The interstate takes you past Jackson, Bienville National Forest and Meridian, which are all worth a visit, before crossing into Alabama.
Continue on I-20 to reach Birmingham. Then when you've finished exploring the city's history and legacy, take I-65 south into another city where history was made, Montgomery.
From Montgomery, resume your journey along I-85.
If you're looking to extend your already epic road trip, you can make a detour here up to the state capital Atlanta. Simply follow I-85 all the way to Atlanta, then make your way south on I-75 at Tifton to rejoin the main route. This will add around an hour to your total driving time.
If you're not visiting Atlanta, leave I-85 at Exit 42. From here, US-80 takes you through Tuskegee National Forest and into Columbus, Georgia. From here, take US-280 as far as Richland then switch onto Route 520 to Dawson, where you'll pick up US-82 to take you onto I-75 at Tifton.
From here, head south into Florida, following I-75 past Gainesville, before turning onto US-27, Florida's Turnpike. Turn onto FL-408 to make your way into the center of Orlando, where you'll almost certainly want to spend some time enjoying one or more of the world-famous amusement parks.
When it's time to move on, take I-4 South onto Florida's Turnpike, then switch onto I-95 near West Palm Beach.
On this fabulous stretch of Florida's coastline, you can take your pick of beachside stops as you continue on I-95 towards Miami - West Palm Beach, Boca Raton and Pompano Beach are just a few of your options.
To leave Miami, pick up FL-836 heading west out of the city, then turn south onto FL-826 then FL-874, which takes you onto US-1 near Florida City.
From here, as with the Gulf of Mexico Route, you'll follow Route 1 across to Key Largo then all the way across the unforgettable Florida Keys to reach your destination, Key West.
Best places to stop between Dallas and Key West
Whichever route you take, you'll be driving over 1,600 miles on your road trip from Dallas to Key West. So you're going to need to make a few overnight stops along the way.
We can't list all of our favorite places here, but we've selected some top picks to get you started in your planning:
Feel the sand beneath your feet at Destin
Halfway along the Gulf of Mexico Route, you'll find Destin, Florida. The white sandy beaches are some of the best in the USA and the emerald seas are picture-perfect - it's even rumored that celebrities such as Tom Cruise, Britney Spears, and Tim McGraw come here to relax.
As well as the beautiful beaches here, you'll find the HarborWalk Village, an action-packed waterfront area which will keep you entertained. You can hire a jet ski, go on an open-bottom boat tour or enjoy a margarita in the bars hosting live music.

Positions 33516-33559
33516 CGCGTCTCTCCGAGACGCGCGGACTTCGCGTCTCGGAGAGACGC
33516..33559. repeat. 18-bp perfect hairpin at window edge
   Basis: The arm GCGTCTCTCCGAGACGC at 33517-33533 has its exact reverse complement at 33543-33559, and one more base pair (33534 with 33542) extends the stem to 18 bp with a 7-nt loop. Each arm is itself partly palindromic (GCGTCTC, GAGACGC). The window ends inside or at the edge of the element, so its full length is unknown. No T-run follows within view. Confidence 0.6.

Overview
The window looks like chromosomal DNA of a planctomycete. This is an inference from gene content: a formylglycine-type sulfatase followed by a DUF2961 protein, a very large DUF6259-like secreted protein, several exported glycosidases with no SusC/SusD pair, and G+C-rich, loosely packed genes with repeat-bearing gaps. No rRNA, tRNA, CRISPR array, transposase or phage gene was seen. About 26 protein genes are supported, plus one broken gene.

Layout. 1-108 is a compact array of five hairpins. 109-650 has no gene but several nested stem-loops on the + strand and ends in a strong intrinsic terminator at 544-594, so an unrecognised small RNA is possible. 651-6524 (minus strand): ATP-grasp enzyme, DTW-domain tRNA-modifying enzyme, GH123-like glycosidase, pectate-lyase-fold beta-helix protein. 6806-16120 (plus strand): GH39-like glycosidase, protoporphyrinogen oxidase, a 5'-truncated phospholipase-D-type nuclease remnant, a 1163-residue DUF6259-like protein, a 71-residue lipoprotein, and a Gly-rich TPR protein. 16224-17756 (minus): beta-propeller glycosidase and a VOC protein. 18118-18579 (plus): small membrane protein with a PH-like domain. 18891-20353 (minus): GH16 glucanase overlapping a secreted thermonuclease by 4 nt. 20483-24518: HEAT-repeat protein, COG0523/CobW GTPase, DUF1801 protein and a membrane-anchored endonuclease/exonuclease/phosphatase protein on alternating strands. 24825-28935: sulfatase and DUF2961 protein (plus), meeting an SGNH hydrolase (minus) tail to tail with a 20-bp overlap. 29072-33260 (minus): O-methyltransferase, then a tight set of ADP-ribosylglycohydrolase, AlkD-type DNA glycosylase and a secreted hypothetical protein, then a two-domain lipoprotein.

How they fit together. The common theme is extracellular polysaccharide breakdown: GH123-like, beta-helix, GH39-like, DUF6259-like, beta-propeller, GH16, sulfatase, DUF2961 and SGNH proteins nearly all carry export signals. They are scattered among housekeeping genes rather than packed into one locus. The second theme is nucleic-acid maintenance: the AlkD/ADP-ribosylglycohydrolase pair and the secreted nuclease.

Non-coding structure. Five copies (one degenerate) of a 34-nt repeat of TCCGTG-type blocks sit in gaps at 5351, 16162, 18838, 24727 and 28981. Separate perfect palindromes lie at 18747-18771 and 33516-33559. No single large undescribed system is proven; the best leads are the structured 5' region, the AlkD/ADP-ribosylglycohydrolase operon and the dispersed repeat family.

For retail therapy, visit Destin Commons. You'll find a mix of shops and dining in an energetic location. Then head over to Gator Beach, where you can get up close with the gators for free and feed them for a small fee.
In this relaxing and beautiful location, it makes sense to stay somewhere that continues the same vibe, and Hotel Effie Sandestin is just the place. Its rooftop pool is absolutely stunning, and you can come up here to watch the sunset from the bar as well.
If you really feel like treating yourself there's also an excellent on-site spa, where you can head after a long day at the beach, working on your tan.
Private parking on the hotel site takes one of the challenges out of your road trip, and you have a choice of fabulous bars and restaurants nearby.
Immerse yourself in history in Montgomery
Montgomery, the capital of Alabama, is often overlooked, but it's a city that offers visitors an interesting insight into the South. Around halfway along the Inland South Route, you'll find museums, culture and great food during your stop here.
Montgomery was pivotal in the Civil Rights Movement. Most notably, it was where Rosa Parks sparked the Montgomery Bus Boycotts.
While you're here you can learn more about the city's role in the Civil Rights Movement. Visit the Rosa Parks Museum where you'll learn more about the icon Rosa Parks. Or the Freedom Rides Museum showcases how 21 people changed the course of history.
For an even broader perspective on history, make for the Museum of Alabama. The building itself is worthy of your time, and it's opposite the State Capitol building so you can visit both in one go.
On a different note, a must for any country music fan is the Hank Williams Museum, dedicated to the first Country megastar.
Alternatively, visit the Scott and Zelda Fitzgerald Museum. You'll find letters and possessions inside the house of Scott Fitzgerald, writer of the Great Gatsby.
Renaissance Montgomery Hotel & Spa at the Convention Center is perfectly located to visit all the main attractions of Montgomery, which are mostly within walking distance of the hotel.
This beautiful hotel offers a luxurious stay with comfortable beds, and the chance to unwind further by the rooftop pool where you can relax after a day well spent, learning the rich history of the US.
Where to stay when you reach Key West
Key West is often refered to as a luxury destination, and if you're going to pay a price tag to match then you'll want to be sure you're staying somewhere special.
Why not head to The Hampton Inn Key West, which as well as being absolutely immaculate is one of the more contemporary options in the Key West area?
There are large living spaces in the rooms and the pools, which look out over the sparkling blue ocean, are absolutely stunning. Reflect on the amazing adventure you've been on while you watch the sunset with a drink or a meal from the poolside bar and restaurant.
Free parking here means you needn't worry about added expenditure throughout the duration of your stay. There are museums under a mile away, while Smathers Beach is a 1m trip. The Hemingway House is also only about a 10-minute drive away.
Things to see on a road trip from Dallas to Key West
With so many miles to cover, you'll find plenty of fantastic places to stop on your road trip from Dallas to Key West.